"I am a fat, forty-something housewife and mother, in suburbia Wisconsin, trying to make ends meet and save my country." That's the short of it, the long of it follows.
I was raised in rural Wisconsin, the oldest of the six children my parents gave life to. I was not a good kid. My temper is legendary in my family, and when I was younger, I didn't control it. On a fairly routine basis, I beat up my little brothers and sisters. Until my baby brother was born when I was 12. He was the sibling I shared my room with, who "civilized" me according to my parents. He was also the only sibling I never hit in anger. He and I still share a special bond today. My temper is no less fierce today than it was as a child, but I have learned to control it better.
I am one of the lucky people who walk among you, undetected. I survived four very close calls with death, which means I am here for a reason, and I never have to doubt that.
Five days before my 13th birthday, May 16, 1975, I was riding my bicycle home from school. I had to make a special stop to drop off a birthday party invitation at the house of a friend. Now, I grew up on a farm, and the only way to get to my house was on one of two highways. This friend's house was on my way home, but it was the long way around. I dropped the invitation off and continued on my way home. I had to make a left turn across the highway, at the bottom of a hill. Remember riding a bike downhill after toiling up it? You feel as though you're going a hundred miles an hour; wind roaring in your ears, your hair flying back (no bicycle helmets in those days), drying the sweat built up by the long climb. As I came up on the corner, I signaled for a left-hand turn, saw no one in front of me, heard no one behind me, and turned. And got hit by a semi.
People will say I'm lucky, and I'm not inclined to argue. A year later, on the same highway, at a different corner, a schoolmate was killed by a semi while turning across the road. I am lucky, but more importantly, God isn't done with me yet. Thirteen is almost too young to understand the import of what happened, I did, however, get that I am here for a reason.
The accident didn't change my life significantly, I still ran riot over most of my siblings. I stole from my parents, smoked and experimented with cigarettes and marijuana--although I didn't use drugs until college. I got pregnant twice by two different men, and gave two precious babies up for adoption. Now I say I may be a grandmother and not know it. The best result for me has been that those two babies have grown up and not seeked me out. This makes me believe that their families were right, and my decision was right.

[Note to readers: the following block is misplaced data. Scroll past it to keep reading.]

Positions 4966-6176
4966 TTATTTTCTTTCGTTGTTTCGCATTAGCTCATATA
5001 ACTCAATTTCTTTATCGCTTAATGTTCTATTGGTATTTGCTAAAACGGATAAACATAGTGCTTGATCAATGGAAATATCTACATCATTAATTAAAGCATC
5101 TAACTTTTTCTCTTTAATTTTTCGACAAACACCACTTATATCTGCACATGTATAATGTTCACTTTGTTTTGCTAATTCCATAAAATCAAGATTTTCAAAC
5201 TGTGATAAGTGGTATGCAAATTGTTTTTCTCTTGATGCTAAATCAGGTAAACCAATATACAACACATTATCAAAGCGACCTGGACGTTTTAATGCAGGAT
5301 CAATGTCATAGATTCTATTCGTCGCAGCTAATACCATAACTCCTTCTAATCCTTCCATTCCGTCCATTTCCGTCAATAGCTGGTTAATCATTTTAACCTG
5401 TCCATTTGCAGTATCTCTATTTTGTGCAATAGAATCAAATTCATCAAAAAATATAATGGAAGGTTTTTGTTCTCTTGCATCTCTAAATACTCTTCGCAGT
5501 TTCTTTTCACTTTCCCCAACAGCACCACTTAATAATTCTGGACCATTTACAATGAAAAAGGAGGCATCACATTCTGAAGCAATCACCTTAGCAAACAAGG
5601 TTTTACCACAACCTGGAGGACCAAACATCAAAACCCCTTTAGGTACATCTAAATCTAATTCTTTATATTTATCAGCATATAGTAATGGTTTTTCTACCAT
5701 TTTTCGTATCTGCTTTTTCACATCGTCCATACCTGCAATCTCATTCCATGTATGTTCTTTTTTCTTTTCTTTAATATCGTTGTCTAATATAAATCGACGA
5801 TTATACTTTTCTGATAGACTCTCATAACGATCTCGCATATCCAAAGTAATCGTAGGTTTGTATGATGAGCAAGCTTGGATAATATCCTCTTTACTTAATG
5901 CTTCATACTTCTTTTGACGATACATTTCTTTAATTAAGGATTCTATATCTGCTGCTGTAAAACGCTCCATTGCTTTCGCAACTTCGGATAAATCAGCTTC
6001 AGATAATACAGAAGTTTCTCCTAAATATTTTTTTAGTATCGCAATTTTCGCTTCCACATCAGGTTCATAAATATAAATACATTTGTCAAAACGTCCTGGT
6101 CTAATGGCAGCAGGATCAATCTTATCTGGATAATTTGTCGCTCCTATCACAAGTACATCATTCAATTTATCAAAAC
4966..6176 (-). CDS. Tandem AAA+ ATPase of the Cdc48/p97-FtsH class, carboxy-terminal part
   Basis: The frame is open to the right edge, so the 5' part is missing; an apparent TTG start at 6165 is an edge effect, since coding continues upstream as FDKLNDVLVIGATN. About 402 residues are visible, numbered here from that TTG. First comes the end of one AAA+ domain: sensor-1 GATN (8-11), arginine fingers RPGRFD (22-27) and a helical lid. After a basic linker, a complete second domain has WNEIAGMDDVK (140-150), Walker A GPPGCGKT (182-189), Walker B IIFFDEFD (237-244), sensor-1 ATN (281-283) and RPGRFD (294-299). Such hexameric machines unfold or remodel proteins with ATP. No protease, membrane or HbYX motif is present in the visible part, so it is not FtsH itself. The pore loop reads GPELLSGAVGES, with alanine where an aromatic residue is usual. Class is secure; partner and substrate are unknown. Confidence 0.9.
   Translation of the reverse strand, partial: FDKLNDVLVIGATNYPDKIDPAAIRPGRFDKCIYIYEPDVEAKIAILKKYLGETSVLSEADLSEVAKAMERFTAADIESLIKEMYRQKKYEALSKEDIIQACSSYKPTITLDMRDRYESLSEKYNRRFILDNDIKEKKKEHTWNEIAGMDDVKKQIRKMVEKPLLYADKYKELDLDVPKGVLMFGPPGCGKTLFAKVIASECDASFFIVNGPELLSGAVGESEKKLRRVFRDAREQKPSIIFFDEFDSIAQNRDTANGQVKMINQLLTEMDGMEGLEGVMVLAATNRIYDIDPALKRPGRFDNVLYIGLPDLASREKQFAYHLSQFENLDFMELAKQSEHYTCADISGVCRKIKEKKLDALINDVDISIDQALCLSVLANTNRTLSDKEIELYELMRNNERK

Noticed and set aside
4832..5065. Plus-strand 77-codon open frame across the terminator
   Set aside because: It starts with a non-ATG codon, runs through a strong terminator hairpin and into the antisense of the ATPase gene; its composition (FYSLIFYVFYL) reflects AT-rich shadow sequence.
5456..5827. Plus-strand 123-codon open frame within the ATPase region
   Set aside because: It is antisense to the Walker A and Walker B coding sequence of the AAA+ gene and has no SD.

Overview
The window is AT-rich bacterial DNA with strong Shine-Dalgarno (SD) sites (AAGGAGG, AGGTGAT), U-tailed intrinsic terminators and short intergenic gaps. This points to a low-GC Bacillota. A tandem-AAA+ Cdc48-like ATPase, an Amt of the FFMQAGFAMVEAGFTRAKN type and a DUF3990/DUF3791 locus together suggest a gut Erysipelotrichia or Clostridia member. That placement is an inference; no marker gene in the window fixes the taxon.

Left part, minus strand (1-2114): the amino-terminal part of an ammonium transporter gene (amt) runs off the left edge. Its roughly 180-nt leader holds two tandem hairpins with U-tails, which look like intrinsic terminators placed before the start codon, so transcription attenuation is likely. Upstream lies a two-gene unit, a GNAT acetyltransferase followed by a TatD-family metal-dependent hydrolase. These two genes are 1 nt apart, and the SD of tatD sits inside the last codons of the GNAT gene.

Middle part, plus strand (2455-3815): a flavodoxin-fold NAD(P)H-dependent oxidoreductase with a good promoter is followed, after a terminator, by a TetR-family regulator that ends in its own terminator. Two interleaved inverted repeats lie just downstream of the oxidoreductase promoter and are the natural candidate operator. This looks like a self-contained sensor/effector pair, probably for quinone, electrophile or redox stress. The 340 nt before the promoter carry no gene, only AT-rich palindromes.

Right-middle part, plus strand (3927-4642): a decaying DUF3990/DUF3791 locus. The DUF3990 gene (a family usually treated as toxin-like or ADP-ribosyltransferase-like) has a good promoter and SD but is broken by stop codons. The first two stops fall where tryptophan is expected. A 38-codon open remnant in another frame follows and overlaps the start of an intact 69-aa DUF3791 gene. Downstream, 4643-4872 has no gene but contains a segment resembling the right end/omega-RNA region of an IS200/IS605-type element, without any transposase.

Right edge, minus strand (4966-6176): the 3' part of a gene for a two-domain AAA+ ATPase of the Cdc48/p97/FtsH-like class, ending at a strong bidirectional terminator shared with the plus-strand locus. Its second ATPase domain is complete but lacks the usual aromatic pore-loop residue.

I married, too young, a man who believed he could control me through violence and fear, and did for almost five years. It was during this time I accepted Jesus Christ as my personal Lord and Savior. That still brings a smile to my face. I'm not perfect, far from it, but I am saved. Two children and a divorce later, I was a twenty-something single mother with two pre-school girls.
Not too surprisingly, I swore off men. I also threw myself into making a life for us and accepting the limitations that naturally come with being a single parent. I worked at being a good parent and a good provider, and got on with my life. In my early 30's I was offered a job with the state for, what was then, good money and I took it. It was there that I met my husband.
We were getting ready to get married, when I was struck down with a pulmonary embolism (a blood clot in my lung). The doctors in the ER told Rod (my hubby) if we had waited half an hour longer, I wouldn't be alive. Three years later, during the delivery of my last child, my uterus partially ruptured and I bled out half my blood volume. My latest brush with death came in March of 08, when I was hospitalized with double pneumonia, which was also in my blood stream.
What have I learned from this? I am where I am supposed to be. Live each day as though it were your last, for it might be. Live your life in the center of God's will. It doesn't mean life will be easy, it means you will never be alone in the struggle.